Pat Bowlen, who won three Super Bowls over three decades as owner of the Denver Broncos, died Thursday at age 75 after a battle with Alzheimer's disease.
The Broncos revealed in a statement shortly after midnight local time Friday that Bowlen passed away at his home in Denver.
The Bowlen family released a statement via the team that said: "We are saddened to inform everyone that our beloved husband and father, Pat Bowlen, passed on to the next chapter of his life late Thursday night peacefully at home surrounded by family. His soul will live on through the Broncos, the city of Denver and all of our fans.
"Our family wishes to express its sincere gratitude for the outpouring of support we have received in recent years. Heaven got a little bit more orange and blue tonight.
"Pat Bowlen had a competitive spirit with a great sense of humor. As fun-loving as he was, he always wanted us to understand the big picture. We will forever remember his kindness and humility.
"More important than being an incredible owner, Pat Bowlen was an incredible human being."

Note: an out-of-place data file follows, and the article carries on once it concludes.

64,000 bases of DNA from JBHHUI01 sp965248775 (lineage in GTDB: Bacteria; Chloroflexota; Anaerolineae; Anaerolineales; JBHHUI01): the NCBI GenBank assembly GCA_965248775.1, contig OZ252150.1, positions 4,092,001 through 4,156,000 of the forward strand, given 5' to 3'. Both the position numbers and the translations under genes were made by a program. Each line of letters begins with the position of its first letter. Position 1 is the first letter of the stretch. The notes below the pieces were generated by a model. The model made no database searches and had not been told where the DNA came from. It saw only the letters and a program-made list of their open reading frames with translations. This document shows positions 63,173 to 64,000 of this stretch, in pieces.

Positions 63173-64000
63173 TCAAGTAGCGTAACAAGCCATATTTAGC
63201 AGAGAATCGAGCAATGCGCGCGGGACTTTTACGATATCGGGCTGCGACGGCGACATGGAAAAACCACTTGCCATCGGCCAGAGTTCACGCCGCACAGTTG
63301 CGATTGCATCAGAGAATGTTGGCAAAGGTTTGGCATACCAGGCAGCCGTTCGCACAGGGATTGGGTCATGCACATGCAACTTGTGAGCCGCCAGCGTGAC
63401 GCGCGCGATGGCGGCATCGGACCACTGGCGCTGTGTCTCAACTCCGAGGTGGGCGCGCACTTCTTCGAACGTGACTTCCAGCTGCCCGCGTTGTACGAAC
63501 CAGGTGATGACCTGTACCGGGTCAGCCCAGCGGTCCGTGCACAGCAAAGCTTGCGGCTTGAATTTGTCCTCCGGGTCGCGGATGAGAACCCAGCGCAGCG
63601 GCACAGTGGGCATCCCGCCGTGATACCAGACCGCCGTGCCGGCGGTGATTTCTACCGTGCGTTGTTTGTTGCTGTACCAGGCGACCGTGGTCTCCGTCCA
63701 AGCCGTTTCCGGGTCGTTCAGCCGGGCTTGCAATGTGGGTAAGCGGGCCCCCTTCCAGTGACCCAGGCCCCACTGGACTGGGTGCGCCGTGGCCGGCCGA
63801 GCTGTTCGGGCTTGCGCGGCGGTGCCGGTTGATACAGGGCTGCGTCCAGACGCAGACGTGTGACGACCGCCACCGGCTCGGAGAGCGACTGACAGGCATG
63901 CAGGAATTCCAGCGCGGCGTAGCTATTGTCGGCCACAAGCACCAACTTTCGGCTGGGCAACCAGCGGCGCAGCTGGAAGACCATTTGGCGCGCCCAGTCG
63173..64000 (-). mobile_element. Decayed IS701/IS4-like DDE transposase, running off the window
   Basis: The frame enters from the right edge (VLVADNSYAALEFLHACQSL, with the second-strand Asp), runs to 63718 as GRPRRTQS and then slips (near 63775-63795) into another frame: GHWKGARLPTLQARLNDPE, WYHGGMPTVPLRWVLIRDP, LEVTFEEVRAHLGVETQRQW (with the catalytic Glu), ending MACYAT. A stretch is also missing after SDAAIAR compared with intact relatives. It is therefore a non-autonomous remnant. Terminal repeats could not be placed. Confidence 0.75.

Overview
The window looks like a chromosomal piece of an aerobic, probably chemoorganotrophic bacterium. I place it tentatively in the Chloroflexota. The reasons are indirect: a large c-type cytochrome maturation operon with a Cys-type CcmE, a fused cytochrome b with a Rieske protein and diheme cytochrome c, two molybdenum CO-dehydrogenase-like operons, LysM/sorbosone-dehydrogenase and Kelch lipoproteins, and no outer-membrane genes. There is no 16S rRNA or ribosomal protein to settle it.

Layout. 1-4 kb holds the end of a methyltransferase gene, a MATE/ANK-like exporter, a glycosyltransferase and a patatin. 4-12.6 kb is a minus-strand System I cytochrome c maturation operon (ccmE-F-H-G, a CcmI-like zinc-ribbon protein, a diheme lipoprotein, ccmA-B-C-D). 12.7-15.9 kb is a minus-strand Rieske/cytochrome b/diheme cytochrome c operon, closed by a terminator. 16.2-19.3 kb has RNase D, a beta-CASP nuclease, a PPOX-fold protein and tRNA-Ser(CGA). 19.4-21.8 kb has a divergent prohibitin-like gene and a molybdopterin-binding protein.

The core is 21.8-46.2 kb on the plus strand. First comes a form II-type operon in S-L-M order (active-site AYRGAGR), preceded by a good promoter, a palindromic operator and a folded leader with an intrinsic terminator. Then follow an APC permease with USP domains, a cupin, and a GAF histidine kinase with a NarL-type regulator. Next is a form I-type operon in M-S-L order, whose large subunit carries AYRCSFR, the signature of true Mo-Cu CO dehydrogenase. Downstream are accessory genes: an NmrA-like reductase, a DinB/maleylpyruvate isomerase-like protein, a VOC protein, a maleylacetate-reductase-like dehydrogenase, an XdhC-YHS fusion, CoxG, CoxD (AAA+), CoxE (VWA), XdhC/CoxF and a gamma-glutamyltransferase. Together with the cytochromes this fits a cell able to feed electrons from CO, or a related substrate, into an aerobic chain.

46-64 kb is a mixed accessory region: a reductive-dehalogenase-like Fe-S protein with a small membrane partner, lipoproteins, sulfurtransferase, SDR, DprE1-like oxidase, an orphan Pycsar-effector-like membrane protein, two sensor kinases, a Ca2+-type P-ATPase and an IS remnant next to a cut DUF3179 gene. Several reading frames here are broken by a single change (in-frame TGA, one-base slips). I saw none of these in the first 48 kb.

Bowlen bought the Broncos in 1984. He served as the team's CEO until 2014, when he stepped down from day-to-day operations after announcing he was fighting Alzheimer's, a disease his wife, Annabel, was diagnosed with last year. Longtime executive Joe Ellis has run the team since 2014.
"This is a very sad day for our organization, our community and the National Football League," Ellis said. "Pat Bowlen was the heart and soul of the Denver Broncos. Not only was Pat a Hall of Fame owner, he was a Hall of Fame person. His competitiveness, kindness and humility are the qualities that I will always remember. Even during his battle with Alzheimer's, you could still see that same strength and dignity in Pat that he brought to the office every single day for more than 30 years."
Bowlen will be inducted posthumously into the Pro Football Hall of Fame in August along with the 2019 class.
Since Bowlen purchased the team, the Broncos have as many Super Bowl appearances as losing seasons (seven) and the league's third-best winning percentage (.597), claiming three Lombardi Trophies in the 1997, 1998 and 2015 seasons. Bowlen also helped negotiate the league's new $18 billion television contract while serving on the league's broadcasting committee.
"Pat was the driving force in establishing the championship culture of the Broncos," Ellis said. "He was also an extraordinary leader at the league level during a key period of growth. ...There will never be another owner like Pat Bowlen.
Bowlen is survived by his wife and his seven children: Amie, Beth, Patrick, Johnny, Brittany, Annabel and Christianna.
--Field Level Media